Becoming Extraordinary at St. Bonaventure University
Five college-age kids scrapping together the mutual funds to rent a car and embark on a road trip would seem to be the kind of thing that only happens in desperate daydreams and forgettable R-rated comedies. I was lucky enough, however, to actually live this stock college fantasy in an anything but forgettable 5 day trek across the whole of Scotland.
The reality of leaving for Scotland didn’t quite set in until I actually set foot on the streets of Edinburgh. The early morning flight from Belfast to Edinburgh seemed like a groggy reprise of my first flight into Belfast—it seemed as if I should have been getting on a plane to head back to Buffalo instead of a city I knew almost nothing about. Once we took to the streets of Edinburgh, however, the reality of our impending adventure was as clear and immediate as the bitter cold in the air.
One of the main delights of Edinburgh (and, as I would soon come to find, Scotland as a whole) was the surprising degree to which it fit so many of its positive cultural stereotypes. I was aptly prepared to not be greeted with the ridiculously stereotypical expression “top o’ the mornin’ to ya!” when I came to Ireland nor was I surprised when I encountered houses that did not have thatched roofs and college students who eat more microwaved pizzas than potatoes. That isn’t to suggest, however, that potatoes are unpopular over here. With an expectation to encounter the unexpected, I was absolutely astounded to see men in kilts, dozens of restaurants with a focus on haggis and meat pies and even a lone Scottie terrier being walked down the street in a tartan dog sweater. Our taxi driver who took us from the airport to the general area of our hostel had such a thick accent that it took me a good portion of the ride to find discern if he was even speaking English. Luckily, my Australian travel mates had an easier time of understanding him than I did. This would, unfortunately, not be an isolated incident.
After a quick breakfast that featured me and all of the Australians chickening out on haggis (for the first time), we wandered our way through the streets until we found our way to Edinburgh castle. The massive castle sits atop a towering, rock-sided peninsula—the only object in the city big enough to blot out the forms of the snowy, far-scaling mountain ranges in the distance. I was overwhelmed with the thought that I wouldn’t like to try and scale them with men firing down boiling oil and arrows at me.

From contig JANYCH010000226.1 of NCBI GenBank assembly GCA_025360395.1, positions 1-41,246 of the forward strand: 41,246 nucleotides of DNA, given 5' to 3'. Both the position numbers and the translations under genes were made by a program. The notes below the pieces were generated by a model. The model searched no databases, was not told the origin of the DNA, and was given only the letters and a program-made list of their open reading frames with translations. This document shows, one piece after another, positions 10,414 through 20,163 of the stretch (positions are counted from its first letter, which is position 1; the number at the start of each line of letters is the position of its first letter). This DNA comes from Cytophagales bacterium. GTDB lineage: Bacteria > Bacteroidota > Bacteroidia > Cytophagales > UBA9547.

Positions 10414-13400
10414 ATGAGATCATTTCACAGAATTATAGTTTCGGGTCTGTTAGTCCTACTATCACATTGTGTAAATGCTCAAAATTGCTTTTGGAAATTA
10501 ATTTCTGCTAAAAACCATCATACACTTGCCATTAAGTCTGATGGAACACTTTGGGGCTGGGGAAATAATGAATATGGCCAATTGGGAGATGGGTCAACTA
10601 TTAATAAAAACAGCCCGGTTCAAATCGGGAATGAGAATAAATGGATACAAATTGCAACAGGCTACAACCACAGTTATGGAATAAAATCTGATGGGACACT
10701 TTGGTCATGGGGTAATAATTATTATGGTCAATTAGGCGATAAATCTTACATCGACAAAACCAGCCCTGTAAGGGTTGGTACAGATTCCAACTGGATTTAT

The castle itself was a bit touristy, with a rather lame information-focused tour and ridiculously expensive gift shops at every turn of a castle corridor. All it took to find the more noteworthy aspects of the castle, however, was the effort to wander around for myself after the unremarkable tour. The amount of historical artifacts the castle harbored was astonishing. The Honours of Scotland, a sword, a scepter and a crown that are symbols of the original Scottish Monarchy, were only a few inches of glass away from me. Although this particular version of the Honours was about 500 years too young to have been used in the coronation of Macbeth, the English major in me was nonetheless excited to imagine Macbeth, the giant of a Shakespearian tragic hero, wielding them with the regal ambition of his fictional self.
Another point of interest the castle offered were its dungeons, which dated back hundreds of years and were even used to hold American prisoners in the revolutionary war. A small sign next to an informational exhibit about the dungeons said that the American prisoners were only given small portions of bread and water because they were considered pirates by the British government. The St.Margaret’s Chapel was also particularly impressive, a tiny stone chapel with stained glass windows at the top of the castle that dates back to the 12th century. I may be a bit biased, but I’d have to say that the view from the top of the castle, however, may have been its most memorable feature:
After the purchase of a beautifully stereotypical Scottish wool sweater and an impressive trip through the Edinburgh-based Scottish National Gallery, we picked up the rental car and made our way onward to Inverness and from there onwards to the popular tourist sight of Loch Ness. Though the amount of “Nessie” tourist bait was astonishing—there was everything from Nessie coasters and mugs to sandals and pajamas—it wasn’t difficult to imagine something like that living in Loch Ness with its deep waters laid out before me, carved mountains surrounding it on all sides. To the confusion of the friends I was traveling with, I made sure to take the time to stroll along its shore and decorate my mind with the picture. I walked along the thick grass and even hopped a small fence to get as close as I could to an uncaring group of fat, shaggy sheep. Monster or no monster, it’s almost a shame that the stories exist because of what they overshadow—I’ve always associated the Loch with the legend, but nobody ever brings up Loch Ness in America for the sake of its incredible, ancient beauty.